Helmet crown

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Example of a helmet crown in a full coat of arms ( von Zabern )

The helmet crown , also called leaf or leaf crown , foliage or flower crown , has served as the coronation of the coat of arms helmets since the 13th century as a mark of the nobility .

The helmet crown is a crown located on the coat of arms helmets, which serves to connect the helmet and the helmet gem . Originally it was only entitled to the coat of arms of the nobility and had to be specially awarded. It consists of five visible prongs, the middle and the two outer ones of which are leaf-like. The other two points often each have a pearl. The crown of the helmet must not be confused with the crown of rank , because in contrast to this, the crown of the helmet cannot stand alone with the coat of arms .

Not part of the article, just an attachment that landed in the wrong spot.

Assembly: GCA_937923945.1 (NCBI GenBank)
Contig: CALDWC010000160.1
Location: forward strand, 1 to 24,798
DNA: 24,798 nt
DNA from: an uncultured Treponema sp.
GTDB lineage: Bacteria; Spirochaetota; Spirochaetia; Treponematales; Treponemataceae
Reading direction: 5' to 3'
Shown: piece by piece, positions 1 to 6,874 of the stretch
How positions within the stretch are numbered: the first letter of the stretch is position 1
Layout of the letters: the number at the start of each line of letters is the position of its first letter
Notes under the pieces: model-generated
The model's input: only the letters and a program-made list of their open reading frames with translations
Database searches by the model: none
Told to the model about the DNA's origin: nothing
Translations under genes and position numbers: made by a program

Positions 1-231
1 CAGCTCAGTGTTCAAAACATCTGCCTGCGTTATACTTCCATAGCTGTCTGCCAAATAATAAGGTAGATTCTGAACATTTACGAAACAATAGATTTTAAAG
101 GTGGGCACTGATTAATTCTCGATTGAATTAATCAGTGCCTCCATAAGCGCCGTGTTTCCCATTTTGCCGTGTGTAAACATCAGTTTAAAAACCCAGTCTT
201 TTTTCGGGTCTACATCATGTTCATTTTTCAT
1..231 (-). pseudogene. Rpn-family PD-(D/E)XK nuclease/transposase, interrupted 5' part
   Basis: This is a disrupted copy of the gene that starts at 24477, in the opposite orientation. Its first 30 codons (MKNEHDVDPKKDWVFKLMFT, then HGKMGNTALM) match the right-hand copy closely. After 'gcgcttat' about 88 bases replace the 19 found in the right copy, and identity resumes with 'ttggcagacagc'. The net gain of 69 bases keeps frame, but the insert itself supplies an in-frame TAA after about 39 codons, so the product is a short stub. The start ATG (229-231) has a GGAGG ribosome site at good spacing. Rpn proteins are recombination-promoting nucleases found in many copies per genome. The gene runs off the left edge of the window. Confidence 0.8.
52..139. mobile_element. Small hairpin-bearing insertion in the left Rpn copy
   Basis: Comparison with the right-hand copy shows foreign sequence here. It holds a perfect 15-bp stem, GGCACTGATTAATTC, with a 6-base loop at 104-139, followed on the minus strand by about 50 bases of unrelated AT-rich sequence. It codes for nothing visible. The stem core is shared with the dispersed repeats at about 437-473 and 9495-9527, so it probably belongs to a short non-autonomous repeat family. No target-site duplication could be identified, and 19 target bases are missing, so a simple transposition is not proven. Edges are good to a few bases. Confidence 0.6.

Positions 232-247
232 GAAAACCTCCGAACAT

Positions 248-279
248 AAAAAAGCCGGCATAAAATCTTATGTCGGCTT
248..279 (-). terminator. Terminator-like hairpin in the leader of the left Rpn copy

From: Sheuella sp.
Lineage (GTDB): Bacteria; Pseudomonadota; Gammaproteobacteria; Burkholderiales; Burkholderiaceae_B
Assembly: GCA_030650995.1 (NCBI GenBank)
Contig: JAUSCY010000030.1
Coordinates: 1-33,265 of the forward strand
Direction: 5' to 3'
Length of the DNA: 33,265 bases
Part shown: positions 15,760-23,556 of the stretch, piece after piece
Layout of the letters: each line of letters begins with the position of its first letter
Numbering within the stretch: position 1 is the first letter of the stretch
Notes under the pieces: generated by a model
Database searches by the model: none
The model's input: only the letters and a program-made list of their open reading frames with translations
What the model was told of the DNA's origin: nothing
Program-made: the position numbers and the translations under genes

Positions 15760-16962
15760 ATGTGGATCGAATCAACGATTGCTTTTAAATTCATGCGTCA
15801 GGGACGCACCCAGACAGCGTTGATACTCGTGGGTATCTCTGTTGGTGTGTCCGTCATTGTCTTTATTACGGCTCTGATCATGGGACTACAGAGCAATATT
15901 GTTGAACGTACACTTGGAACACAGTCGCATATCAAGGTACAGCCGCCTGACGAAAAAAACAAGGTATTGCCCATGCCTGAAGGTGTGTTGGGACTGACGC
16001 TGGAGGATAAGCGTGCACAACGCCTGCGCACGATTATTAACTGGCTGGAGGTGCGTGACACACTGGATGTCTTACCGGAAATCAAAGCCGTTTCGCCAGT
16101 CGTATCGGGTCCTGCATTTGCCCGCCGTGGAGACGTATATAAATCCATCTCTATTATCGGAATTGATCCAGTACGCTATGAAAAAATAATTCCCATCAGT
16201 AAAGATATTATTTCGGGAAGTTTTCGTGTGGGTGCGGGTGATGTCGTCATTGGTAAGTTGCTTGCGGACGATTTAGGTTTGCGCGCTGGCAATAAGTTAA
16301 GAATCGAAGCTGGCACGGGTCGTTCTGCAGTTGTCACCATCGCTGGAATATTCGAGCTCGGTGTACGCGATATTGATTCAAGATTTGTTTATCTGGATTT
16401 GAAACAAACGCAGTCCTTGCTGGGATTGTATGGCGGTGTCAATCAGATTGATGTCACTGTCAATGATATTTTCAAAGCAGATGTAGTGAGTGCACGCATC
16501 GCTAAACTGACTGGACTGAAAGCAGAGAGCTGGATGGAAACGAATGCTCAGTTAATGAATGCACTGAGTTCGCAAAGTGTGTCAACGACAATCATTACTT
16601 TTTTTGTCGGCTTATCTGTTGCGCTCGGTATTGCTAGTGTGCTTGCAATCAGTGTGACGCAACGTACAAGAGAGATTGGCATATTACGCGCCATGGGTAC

Pattern of a helmet crown

Originally it was a royal and prince's crown, which the nobility then claimed for themselves. In the 14./15. In the 19th century, however, the helmet crown also appeared in various patrician families and was led by them unchallenged. Although it was actually a characteristic of the nobility, the strict equation helmet crown = nobility is therefore not correct in this exclusivity. Since the end of the 16th century at the latest, some court counts have issued all coats of arms for commoners with this nobility attribute.

In fact, the use of this so-called “aristocratic attribute” did not refer solely to the nobility, but actually to the ability to compete in tournaments ; the post office should even be excluded from the leadership. Only knights were eligible for tournaments, i.e. entitled to carry weapons and to play a tournament , but not all of them had to be of noble origin.